The Christchurch Mosque Massacres: “What Can Men Do Against Such Reckless Hate?”

The mass shooting at the two mosques in Christchurch NZ on Friday, where 49 worhipers were killed, and dozens others were injured, is the latest tragedy to make headlines. I wish I could say it’s unbelievable.

As I thought about the shootings, the more I was reminded of the scene between Aragorn and King Theoden in Helm’s Deep, from Tolkien’s “The Two Towers”.

“So much death – what can men do against such reckless hate?”

The answer isn’t found merely in policies and parliaments, because the source of hate isn’t due to a lack of laws, or legal loopholes. Natural solutions are insufficient against supernatural problems, and while they’re necessary to maintain order, provide structure, and mete justice, they don’t address the heart of the problem. Hate springs from the heart of men, and no law can prevent its rising. Politicizing tragedy perpetuates the hate, and in short order, the motives and intentions of those pointing fingers becomes the issue, rather than the issue itself.

The best response to reckless hate is reckless love. It sounds insensible and nonsensical to the world, and to be honest, it sounds that way to most Christians too. But we know as Christians, by the example of Jesus’ life and death, that is the only response. Our real enemies are not flesh and blood, but powers and principalities, the spirit of the world, the enemy of mankind. When we instead battle against our fellow man, we reignite the fire of hatred that Christ’s love, as shown on the cross, has already extinguished.

Evil’s power lies in its ability to make us despair and feel hopeless. It endlessly batters against our hearts, minds, and souls, tempting us to believe all is lost. It convinces us we’ll be safer if we sacrifice more freedom, eliminate the Other – the “bad people” – or compromise priniciples. We feel helpless in the face of these tragedies: “There are so many problems, how can we possibly solve them all??” some ask. “What can Man do?” The truth? God doesn’t expect you or me to solve all the problems. He expects us to love with a reckless love. That’s what Christians are expected to do. Today, tomorrow, every day.

“Ride out and meet them.”

Aragorn suggests to King Theoden to meet the enemy head on, to battle with blade, and beat back the onslaught, and not cower in fear. Christ commands us to meet the enemy head on as well, but not with weapons. Or tweets, memes, and carefully crafted statements. We are called to love our neighbor and our enemy – sometimes they are the same person – and we can only do that by going out to meet them. Which can be a messy business. Following Christ ought to make us courageous, not cowardly. He has defeated death. He has told us to not be afraid.

“For death and glory?” “For your people.”

Loving our neighbor isn’t for our own glory. It’s for God’s. If our glory is the objective, then what we’re doing isn’t love. We go out to meet them, becoming a witness of the power of Christ’s love. We do it for the people – His people – one person at a time.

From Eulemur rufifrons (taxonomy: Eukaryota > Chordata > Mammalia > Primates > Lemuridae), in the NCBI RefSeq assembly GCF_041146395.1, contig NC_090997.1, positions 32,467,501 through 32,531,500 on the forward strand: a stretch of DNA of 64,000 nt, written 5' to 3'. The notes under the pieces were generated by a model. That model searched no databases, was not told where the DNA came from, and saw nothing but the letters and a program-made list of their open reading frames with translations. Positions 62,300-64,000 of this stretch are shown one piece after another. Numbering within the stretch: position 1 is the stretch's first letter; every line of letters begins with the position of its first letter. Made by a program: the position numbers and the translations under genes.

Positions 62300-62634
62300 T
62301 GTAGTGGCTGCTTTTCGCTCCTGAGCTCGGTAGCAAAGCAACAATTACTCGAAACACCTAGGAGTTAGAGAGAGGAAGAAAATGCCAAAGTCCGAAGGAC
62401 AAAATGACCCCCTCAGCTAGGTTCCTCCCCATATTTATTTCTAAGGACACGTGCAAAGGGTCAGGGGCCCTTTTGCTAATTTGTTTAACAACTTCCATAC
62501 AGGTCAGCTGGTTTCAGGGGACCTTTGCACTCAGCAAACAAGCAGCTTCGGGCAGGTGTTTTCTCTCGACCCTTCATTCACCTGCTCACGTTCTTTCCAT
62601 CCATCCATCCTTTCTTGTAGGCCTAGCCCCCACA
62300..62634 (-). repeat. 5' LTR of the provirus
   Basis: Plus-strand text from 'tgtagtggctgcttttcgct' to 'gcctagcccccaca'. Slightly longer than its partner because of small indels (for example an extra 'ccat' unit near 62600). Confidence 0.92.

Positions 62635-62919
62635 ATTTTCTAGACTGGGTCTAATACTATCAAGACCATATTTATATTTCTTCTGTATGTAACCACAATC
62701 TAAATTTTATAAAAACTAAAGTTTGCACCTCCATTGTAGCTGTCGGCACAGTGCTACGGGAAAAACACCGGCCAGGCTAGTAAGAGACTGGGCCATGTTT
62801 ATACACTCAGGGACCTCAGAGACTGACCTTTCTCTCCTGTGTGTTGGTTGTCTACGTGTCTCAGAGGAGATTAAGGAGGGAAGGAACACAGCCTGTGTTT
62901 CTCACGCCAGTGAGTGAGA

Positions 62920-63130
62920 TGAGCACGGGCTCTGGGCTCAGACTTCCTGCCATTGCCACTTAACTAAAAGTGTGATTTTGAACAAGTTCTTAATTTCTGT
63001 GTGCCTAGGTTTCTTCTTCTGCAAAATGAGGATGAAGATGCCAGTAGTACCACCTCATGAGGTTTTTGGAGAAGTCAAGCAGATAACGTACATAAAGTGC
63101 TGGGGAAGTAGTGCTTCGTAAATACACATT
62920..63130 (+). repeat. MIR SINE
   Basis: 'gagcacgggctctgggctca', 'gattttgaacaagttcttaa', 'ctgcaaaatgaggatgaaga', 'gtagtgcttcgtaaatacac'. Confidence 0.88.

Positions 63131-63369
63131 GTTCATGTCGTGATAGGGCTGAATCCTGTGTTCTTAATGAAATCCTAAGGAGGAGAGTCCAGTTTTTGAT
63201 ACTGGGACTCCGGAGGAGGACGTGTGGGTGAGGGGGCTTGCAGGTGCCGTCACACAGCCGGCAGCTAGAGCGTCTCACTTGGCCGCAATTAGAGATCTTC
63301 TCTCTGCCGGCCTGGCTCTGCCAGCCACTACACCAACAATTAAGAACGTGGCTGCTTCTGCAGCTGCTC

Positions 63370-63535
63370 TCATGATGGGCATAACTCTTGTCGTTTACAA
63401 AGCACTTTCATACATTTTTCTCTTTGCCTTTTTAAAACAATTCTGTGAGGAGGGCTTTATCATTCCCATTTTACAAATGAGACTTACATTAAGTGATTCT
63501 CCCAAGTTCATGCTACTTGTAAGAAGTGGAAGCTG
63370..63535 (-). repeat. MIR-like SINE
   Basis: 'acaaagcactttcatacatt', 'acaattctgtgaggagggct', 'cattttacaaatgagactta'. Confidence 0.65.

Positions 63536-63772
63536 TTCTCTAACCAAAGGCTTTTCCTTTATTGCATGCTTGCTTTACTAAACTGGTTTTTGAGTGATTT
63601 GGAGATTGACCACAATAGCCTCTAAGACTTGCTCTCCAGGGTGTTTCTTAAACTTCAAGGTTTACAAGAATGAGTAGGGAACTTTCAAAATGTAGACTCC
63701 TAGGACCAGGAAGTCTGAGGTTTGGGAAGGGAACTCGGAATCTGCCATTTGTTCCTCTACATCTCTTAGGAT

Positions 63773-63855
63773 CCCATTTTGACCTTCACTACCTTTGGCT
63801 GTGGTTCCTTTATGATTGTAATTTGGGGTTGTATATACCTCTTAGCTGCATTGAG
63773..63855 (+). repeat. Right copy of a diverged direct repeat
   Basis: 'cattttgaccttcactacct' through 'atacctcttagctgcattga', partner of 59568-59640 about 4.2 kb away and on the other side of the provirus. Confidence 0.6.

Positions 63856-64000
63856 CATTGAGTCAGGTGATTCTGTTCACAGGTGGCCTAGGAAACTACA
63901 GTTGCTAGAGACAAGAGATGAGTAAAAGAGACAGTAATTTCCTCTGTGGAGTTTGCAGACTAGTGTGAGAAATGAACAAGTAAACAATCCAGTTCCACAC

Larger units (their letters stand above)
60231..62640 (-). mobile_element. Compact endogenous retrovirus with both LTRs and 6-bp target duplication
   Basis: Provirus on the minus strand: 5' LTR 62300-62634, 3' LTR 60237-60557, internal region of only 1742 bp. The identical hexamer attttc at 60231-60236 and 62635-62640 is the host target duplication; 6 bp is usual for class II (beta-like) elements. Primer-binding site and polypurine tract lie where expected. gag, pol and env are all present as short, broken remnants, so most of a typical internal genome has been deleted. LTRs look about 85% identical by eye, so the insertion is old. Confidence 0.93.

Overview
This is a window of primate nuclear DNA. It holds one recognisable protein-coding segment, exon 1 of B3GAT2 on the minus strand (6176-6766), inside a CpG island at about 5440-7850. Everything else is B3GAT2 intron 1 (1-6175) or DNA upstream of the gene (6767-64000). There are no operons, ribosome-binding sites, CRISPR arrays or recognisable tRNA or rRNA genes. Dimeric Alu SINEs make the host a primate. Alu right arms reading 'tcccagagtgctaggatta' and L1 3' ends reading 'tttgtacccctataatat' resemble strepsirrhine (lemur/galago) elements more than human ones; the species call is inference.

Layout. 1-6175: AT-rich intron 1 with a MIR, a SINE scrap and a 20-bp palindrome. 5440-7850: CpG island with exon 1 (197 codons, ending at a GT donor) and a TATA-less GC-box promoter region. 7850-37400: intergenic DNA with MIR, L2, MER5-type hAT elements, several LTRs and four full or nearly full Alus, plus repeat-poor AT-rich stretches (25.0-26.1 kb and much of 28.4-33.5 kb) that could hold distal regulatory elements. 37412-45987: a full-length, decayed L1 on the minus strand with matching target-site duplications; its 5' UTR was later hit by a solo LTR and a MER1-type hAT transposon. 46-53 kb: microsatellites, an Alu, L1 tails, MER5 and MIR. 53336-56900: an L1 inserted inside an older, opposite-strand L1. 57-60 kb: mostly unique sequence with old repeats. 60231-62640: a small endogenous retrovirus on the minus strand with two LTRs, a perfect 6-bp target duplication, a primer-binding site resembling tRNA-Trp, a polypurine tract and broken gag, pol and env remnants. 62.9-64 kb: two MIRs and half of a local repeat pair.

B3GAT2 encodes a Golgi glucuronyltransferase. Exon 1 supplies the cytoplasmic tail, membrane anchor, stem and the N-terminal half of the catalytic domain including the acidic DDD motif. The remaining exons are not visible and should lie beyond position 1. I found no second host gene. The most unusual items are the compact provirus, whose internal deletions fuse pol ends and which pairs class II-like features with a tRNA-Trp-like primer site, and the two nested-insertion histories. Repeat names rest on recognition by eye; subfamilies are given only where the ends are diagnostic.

“The sun is rising.”

The Son has risen. Accuse of me of reading more into Gimli’s line, I don’t care. Jesus is our strength in our daily struggle against evil, because He has already won the battle. First and foremost, we must battle the evil within our own hearts. We start there, and then by loving our neighbor, God’s grace can work on their hearts, and love then spreads. God loved us first, while we were still sinners. We hold no claim to refuse to love others for that which God deigned to do for us while still imperfect.

“Let this be the hour when we draw swords together.”

Let this be the hour when we go out and meet them. Let this be the hour when we fight with reckless love. Let this be the hour we inconvenience ourselves with intentional acts of kindness. There will be future tragedies – none of us are so naive as to believe otherwise. No one is guaranteed safety. No one is spared from the effects of others’ exercise of free will. But may it never be said no one ever witnessed the love of God in us, because we failed to show the love we profess to possess.

Let us be the ones to show what can be done against such reckless hate.

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Image source: via Wikimedia [CC0]

Author: thelarryd

LarryD resides in Michigan.

One thought on “The Christchurch Mosque Massacres: “What Can Men Do Against Such Reckless Hate?””

  1. Amen and thank you for your encouragement, very true, we as human beings can only exercise God’s love. The world is growing violent, we closed our hearts to love our fellow human, we constantly blaming others, but instead of passing the blame to others let evaluate our own lives and see where we went wrong and how can rectify such evil activities and let us acknowledge our own failure, and go back to God for healing , then we will be able gto love and pray for our enemies.


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